At some point, which has existed for decades, the heavy hand of government should back off employer – employee health funding decisions. This, not Jesus loves everybody, is the issue, which Obama fouled up and the SC must sort out. The religious types protest too much.

    • “At some point, which has existed for decades, the heavy hand of government should back off employer – employee health funding decisions. ”

      Without the government getting involved, employees are powerless against the heavy hands of their employers. Its not like Mr. Green gave his employees a choice in the matter concerning the coverage or even bothered to ask them. He decided for them. Because his power,ego and religious beliefs must trump all other considerations.

      Health insurance is not a negotiated part of employment, it is a communal policy which has always been subject to government regulations.

      The most ridiculous part of this debate is the notion that a for profit corporation has any kind of religious belief. A corporation exists to be separate from its owners in a tangible sense. Its telling that corporate America has largely not supported Hobby Lobby in the quest to incinerate the corporate veil.

  7. The author understands no more about “Christianity” than my German Shepherd does apparently. There is NOTHING “Christian” in her article. She simply distorts and twists the Gospel to suite her twisted view of right and wrong. How sad.

    • “Oh, I get it: the desire to prevent abortions is now considered “legalism.””

      Its also rather heavy handed and shows a strong disregard for the rights of privacy of others.

  8. At least three problems here:

    1) The author speaks in the end about “poor women,” but contraception is already available for poor women. There are extremely few people who have jobs with employer-paid health insurance who are unable to afford the drugs the author discusses. This is mostly a straw-man argument.

    2) Have the employers said that they would deny the drugs for other medical reasons, if they are the only drugs available to treat a condition well? I can’t say definitively, but I don’t think they have, and that this is another straw-man argument.

    3) The big issue: The employers aren’t Methodists! What gives the author the right to declare the employers’ beliefs invalid because they differ from her own? Apparently she only wants freedom for people who share her particular views. The point of freedom is that it permits difference.

    • Im sorry, I think the author has no credibility when comparing her position on the subject to someone who really knows about equality for poor and minority communities – Alveda King. Alveda King at least is honest enough to realize that abortion has decimated the black community and that further efforts by the government to enable abortion through the ACA is wrong and must be fought as not only an attack on religious rights but also human and civil rights of all people, particularly minority and more specifically the black community!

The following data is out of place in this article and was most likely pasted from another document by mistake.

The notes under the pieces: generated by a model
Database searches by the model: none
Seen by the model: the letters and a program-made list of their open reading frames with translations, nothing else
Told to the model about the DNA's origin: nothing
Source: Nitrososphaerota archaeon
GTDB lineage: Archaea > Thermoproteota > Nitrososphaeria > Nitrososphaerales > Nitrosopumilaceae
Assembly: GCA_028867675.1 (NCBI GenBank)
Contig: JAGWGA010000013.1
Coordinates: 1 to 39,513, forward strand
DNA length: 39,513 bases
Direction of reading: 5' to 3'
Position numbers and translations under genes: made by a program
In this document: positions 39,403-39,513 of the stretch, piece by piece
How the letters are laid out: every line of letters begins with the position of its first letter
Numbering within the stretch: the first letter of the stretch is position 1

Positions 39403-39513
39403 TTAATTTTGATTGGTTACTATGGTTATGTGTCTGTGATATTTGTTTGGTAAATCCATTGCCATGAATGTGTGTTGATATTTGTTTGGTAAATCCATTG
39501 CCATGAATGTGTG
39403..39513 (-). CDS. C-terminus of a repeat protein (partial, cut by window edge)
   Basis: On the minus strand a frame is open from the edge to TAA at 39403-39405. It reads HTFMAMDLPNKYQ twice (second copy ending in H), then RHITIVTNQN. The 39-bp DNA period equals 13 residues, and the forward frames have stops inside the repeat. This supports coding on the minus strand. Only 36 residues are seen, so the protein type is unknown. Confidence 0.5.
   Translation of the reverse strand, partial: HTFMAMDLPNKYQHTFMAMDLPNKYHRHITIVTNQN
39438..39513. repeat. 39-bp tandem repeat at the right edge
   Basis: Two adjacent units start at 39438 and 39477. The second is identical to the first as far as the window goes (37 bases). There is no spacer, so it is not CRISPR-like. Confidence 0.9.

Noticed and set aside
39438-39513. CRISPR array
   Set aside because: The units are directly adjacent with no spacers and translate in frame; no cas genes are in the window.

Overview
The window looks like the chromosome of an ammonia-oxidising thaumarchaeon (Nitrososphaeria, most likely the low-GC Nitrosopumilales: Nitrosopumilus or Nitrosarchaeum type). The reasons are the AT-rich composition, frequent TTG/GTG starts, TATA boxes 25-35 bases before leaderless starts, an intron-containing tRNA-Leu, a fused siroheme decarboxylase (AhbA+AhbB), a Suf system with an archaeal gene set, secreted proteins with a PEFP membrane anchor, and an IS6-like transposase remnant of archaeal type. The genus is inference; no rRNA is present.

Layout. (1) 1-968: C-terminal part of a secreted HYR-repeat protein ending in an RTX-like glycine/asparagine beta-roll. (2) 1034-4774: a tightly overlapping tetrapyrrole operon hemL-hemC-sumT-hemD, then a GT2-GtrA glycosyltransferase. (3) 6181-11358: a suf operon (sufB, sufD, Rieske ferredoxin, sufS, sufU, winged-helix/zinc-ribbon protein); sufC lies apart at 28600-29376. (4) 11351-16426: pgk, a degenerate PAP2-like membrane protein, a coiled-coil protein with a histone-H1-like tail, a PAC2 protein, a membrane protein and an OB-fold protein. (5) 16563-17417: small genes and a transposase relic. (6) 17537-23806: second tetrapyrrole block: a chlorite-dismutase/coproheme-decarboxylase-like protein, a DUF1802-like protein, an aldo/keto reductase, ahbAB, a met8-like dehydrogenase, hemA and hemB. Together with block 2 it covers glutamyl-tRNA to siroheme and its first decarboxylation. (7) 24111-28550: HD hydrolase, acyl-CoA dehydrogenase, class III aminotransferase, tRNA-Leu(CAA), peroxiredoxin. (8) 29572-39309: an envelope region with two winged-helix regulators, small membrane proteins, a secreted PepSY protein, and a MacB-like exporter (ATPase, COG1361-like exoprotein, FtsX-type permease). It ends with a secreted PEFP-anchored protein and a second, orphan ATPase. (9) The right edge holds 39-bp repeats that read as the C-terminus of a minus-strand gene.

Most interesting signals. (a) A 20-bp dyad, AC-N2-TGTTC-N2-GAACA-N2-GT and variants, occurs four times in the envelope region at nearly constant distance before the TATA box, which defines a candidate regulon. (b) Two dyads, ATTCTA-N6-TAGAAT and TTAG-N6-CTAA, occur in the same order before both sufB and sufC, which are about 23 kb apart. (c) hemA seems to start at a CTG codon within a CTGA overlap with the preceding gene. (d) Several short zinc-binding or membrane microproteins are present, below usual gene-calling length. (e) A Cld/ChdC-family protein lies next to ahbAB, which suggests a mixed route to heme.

• Alveda King is an ignorant right wing mouthpiece who thinks she can has civil rights leadership credentials by genetics. She repeated lies to the media and has done zero for her community. She serves a purpose of giving conservative pundits a token black person so they don’t seem so blatantly racist most of the time.

        Calling her position on any given subject as one indicative of the black community is dishonest bullcrap.

  9. This column is theologically and fundamentally flawed. Ps. 139:13 and other Bible passages make in crystal clear the God knows and cares about human beings from the time of conception. The dignity and divine spark of human life from it’s very beginning trumps all other arguments. Ending that life in utero is no less murder than at any other time in that person’s mortal existence. That’s the basis of Hobby Lobby’s objection. They already provide contraception under their insurance for preventing pregnancy. Their objection is drugs that end a life after conception. Compassion should not end at the womb. It must begin there.

  10. Lets just be straight and honet with each other here. These people, like the author of this article, dont care about women’s health one bit. They dont care about family planning or women’s “reproductive health” as they like to call it. No, what the issue here is purely political, left -vs- right, a self serving party lemming issue over abortion. The author of this sad little article supports abortion and is trying to tap dance around it to make it seem as if those of us who dont, oppose women’s health. Why cant we all just argue the real issue. If you believe in it, then stand up for it, or maybe you cant because to defend the slaughter of millions of children would be painful even for the least among Gods children.

  11. “We are being asked to believe that a tradition rooted in compassion and care for the most vulnerable somehow violates God’s law.”

    Well, that’s the first time I’ve heard of the ACA being “a tradition rooted in compassion and care for the most vulnerable.” Sounds like Ms. Anderson is arguing that support for the ACA be mandated by all Christian traditions. Also, this is the first time I’ve heard of people who have jobs that provide them with health insurance being included among “the most vulnerable.” Given that birth control is widely and cheaply available for those who can afford it, and free for those who can’t, this seems a bit of a stretch to me.